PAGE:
6 Authors We’d Like to Drink a Beer With
A Pulitzer Prize winner, a staple in Southern literature, and a novelist with a very apt name.
Usually, when we imagine a dream dinner party, all our imaginary guests are authors (shocking). And instead of eating, we drink beer.
From the leading figure in Southern literature to an Irish novelist, who’s first novel was denounced from the pulpit, here are 6 talented writers who make our guest list every time.
Terry Southern and Hell-Bent Beer
He was part of the postwar literary movement in Paris, at the center of Swinging ’60s in London, and credited by Tom Wolfe as having invented New Journalism. As a screenwriter, Southern also wrote memorable dialogue for some of Hollywood?s greatest films, including Dr. Strangelove and Easy Rider.
Francine Prose and Genesee Beer
With the surname ?Prose,? it?s no surprise she became a crusader for the advancement of literature and freedom of expression as President of PEN American Center. Over a tall one, we?d ask Francine Prose about the musical adaptation of her novel The Glorious Ones, or the 1993 film Household Saints, starring Tracey Ullman, adapted from her book of the same name.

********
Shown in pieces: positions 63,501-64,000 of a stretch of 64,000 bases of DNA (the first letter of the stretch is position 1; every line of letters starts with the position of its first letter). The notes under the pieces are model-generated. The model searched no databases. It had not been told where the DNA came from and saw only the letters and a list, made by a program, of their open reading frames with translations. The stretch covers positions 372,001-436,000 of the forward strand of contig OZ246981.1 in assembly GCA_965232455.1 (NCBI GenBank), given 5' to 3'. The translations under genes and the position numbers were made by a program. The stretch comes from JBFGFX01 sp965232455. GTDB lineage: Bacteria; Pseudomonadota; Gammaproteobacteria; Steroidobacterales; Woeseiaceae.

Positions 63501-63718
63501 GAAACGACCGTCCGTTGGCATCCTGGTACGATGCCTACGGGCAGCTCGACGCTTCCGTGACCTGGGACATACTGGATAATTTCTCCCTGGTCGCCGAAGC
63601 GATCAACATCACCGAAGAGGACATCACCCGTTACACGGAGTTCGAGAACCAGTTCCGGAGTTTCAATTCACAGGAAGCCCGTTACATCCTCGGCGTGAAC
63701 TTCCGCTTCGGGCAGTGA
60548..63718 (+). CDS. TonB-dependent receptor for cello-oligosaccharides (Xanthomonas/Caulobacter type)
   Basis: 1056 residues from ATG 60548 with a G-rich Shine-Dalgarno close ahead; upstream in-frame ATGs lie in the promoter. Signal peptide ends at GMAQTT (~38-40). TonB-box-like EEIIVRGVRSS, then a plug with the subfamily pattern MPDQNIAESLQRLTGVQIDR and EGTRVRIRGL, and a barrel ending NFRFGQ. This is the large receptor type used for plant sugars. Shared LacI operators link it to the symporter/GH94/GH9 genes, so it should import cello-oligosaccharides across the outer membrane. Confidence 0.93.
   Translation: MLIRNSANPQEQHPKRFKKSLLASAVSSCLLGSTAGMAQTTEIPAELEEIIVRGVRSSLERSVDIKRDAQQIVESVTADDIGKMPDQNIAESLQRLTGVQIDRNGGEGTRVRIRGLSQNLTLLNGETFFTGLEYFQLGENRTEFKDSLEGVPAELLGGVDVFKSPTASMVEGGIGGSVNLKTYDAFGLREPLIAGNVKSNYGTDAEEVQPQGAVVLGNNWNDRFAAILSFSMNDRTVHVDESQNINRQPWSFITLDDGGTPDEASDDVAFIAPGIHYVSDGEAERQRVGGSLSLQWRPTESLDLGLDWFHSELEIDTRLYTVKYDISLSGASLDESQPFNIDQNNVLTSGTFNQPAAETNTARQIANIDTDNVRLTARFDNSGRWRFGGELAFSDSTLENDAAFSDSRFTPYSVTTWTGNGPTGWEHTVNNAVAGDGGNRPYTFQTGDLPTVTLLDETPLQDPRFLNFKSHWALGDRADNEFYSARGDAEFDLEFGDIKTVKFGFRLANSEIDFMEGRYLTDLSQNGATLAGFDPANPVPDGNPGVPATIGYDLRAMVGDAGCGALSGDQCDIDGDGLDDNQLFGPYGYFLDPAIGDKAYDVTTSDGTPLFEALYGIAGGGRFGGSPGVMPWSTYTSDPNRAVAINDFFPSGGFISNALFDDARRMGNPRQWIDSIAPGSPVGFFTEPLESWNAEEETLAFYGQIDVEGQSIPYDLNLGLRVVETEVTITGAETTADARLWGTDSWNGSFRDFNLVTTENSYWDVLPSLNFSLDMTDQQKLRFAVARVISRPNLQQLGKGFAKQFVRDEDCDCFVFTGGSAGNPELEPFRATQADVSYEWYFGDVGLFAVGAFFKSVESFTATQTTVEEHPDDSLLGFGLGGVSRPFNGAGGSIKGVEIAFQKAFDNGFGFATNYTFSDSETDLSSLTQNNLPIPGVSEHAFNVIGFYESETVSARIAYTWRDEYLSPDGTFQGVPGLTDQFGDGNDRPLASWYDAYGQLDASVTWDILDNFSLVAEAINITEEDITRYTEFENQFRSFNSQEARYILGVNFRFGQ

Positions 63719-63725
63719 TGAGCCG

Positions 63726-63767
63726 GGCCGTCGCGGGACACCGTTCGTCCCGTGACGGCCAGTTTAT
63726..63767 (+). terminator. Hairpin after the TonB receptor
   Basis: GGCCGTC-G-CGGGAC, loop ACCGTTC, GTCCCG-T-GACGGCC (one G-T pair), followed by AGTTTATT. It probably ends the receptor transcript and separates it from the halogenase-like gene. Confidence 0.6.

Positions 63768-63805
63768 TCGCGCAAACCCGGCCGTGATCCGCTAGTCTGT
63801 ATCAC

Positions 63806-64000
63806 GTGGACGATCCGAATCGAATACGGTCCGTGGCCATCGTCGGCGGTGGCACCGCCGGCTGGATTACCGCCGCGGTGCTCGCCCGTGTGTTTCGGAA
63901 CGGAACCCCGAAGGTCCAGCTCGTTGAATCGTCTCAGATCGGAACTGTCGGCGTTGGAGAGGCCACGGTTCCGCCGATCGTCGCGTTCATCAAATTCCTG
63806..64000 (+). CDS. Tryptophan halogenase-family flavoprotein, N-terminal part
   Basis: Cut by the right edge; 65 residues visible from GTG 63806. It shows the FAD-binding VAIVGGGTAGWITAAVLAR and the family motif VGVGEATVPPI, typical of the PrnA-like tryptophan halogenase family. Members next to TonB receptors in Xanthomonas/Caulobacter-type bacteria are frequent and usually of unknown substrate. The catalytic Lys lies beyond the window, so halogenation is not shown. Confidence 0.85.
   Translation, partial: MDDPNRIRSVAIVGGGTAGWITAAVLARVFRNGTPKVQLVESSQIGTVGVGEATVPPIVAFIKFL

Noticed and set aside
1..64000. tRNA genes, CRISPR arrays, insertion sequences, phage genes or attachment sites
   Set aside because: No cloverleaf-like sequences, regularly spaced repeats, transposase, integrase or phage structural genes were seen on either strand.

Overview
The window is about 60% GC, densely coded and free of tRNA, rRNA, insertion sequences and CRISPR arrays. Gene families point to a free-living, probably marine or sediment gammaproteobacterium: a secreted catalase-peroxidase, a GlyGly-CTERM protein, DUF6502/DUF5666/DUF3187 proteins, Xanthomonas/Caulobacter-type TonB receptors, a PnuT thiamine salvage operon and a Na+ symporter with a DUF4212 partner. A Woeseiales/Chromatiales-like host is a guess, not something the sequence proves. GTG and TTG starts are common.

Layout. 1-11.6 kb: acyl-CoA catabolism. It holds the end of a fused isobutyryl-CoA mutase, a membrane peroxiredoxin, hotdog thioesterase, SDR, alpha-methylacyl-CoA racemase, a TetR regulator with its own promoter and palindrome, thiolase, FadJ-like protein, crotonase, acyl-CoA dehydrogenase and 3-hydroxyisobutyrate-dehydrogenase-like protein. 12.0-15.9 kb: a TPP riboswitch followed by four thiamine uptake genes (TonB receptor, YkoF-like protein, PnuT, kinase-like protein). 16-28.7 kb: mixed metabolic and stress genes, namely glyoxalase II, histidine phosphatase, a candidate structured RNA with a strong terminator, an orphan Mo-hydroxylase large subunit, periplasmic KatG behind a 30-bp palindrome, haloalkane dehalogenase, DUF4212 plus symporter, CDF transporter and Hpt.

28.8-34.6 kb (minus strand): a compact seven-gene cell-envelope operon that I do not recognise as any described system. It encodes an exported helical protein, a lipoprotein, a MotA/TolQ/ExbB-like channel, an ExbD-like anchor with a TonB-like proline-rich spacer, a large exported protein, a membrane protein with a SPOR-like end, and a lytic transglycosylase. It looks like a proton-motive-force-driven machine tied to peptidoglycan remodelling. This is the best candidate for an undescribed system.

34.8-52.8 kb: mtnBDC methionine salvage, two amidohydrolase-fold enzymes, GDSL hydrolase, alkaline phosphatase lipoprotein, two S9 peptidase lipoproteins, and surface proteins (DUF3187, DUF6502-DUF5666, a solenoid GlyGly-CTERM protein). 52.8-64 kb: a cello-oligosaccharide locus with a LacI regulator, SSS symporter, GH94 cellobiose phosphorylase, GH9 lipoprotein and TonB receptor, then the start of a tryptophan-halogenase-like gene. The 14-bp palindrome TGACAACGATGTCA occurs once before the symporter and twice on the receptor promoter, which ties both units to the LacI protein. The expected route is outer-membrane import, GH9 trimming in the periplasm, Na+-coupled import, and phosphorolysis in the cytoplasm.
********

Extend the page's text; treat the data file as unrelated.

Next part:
Pat Conroy and Wild Heaven Ode to Mercy Ale
He?s a New York Times bestselling author, a leading figure in Southern literature, and author of The Prince of Tides and The Great Santini ? both of which were made into Oscar-nominated film adaptations. We could go on, but it?s PAT CONROY!
Edna O’Brien and Beamish Irish Stout
Philip Roth considers this Irish novelist, memoirist, playwright, and poet, ?The most gifted woman now writing in English.? Her first novel, The Country Girls, was banned, burned, and denounced from the pulpit. You may want to wait until the second drink before mentioning it, though.
Michael Chabon and Yuengling Lager
Called ?one of the most celebrated authors of his generation? by the Virginia Quarterly Review, Chabon is responsible for Wonder Boys, adapted into a critically acclaimed film starring Michael Douglas. His magnum opus, The Amazing Adventures of Kavalier and Clay, earned him a Pulitzer Prize for fiction in 2001.
Irwin Shaw and Boddingtons Ale
Having sold over 14 million books, Shaw became a critical and commercial darling during the mid-20th century. His most famous novel, Young Lions was made into a film of the same name in 1958, starring an unlikely trio of Marlon Brando, Montgomery Clift, and Dean Martin.